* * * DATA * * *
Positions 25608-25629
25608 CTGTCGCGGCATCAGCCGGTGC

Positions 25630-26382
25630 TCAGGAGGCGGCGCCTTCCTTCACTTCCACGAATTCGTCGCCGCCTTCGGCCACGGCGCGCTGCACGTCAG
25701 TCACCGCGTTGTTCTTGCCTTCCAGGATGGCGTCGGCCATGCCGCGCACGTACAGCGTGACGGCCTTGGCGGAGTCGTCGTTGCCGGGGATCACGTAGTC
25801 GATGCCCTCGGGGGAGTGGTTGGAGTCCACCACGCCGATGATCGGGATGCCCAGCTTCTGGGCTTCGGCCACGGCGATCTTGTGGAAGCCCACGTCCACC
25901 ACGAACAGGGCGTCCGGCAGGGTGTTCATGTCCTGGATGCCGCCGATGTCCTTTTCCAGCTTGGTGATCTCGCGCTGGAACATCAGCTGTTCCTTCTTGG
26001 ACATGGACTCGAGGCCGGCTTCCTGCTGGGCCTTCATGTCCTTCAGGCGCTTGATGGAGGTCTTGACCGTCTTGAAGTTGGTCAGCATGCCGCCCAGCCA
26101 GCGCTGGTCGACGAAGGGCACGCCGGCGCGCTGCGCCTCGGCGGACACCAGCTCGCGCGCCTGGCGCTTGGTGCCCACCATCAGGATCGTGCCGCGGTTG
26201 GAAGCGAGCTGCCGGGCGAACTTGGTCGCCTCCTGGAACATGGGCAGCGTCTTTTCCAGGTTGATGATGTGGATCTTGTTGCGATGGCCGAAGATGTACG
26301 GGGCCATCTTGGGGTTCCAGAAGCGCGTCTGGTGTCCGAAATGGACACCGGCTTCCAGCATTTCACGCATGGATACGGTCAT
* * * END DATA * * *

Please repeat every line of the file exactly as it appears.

Positions 25608-25629
25608 CTGTCGCGGCATCAGCCGGTGC

Positions 25630-26382
25630 TCAGGAGGCGGCGCCTTCCTTCACTTCCACGAATTCGTCGCCGCCTTCGGCCACGGCGCGCTGCACGTCAG
25701 TCACCGCGTTGTTCTTGCCTTCCAGGATGGCGTCGGCCATGCCGCGCACGTACAGCGTGACGGCCTTGGCGGAGTCGTCGTTGCCGGGGATCACGTAGTC
25801 GATGCCCTCGGGGGAGTGGTTGGAGTCCACCACGCCGATGATCGGGATGCCCAGCTTCTGGGCTTCGGCCACGGCGATCTTGTGGAAGCCCACGTCCACC
25901 ACGAACAGGGCGTCCGGCAGGGTGTTCATGTCCTGGATGCCGCCGATGTCCTTTTCCAGCTTGGTGATCTCGCGCTGGAACATCAGCTGTTCCTTCTTGG
26001 ACATGGACTCGAGGCCGGCTTCCTGCTGGGCCTTCATGTCCTTCAGGCGCTTGATGGAGGTCTTGACCGTCTTGAAGTTGGTCAGCATGCCGCCCAGCCA
26101 GCGCTGGTCGACGAAGGGCACGCCGGCGCGCTGCGCCTCGGCGGACACCAGCTCGCGCGCCTGGCGCTTGGTGCCCACCATCAGGATCGTGCCGCGGTTG
26201 GAAGCGAGCTGCCGGGCGAACTTGGTCGCCTCCTGGAACATGGGCAGCGTCTTTTCCAGGTTGATGATGTGGATCTTGTTGCGATGGCCGAAGATGTACG
26301 GGGCCATCTTGGGGTTCCAGAAGCGCGTCTGGTGTCCGAAATGGACACCGGCTTCCAGCATTTCACGCATGGATACGGTCAT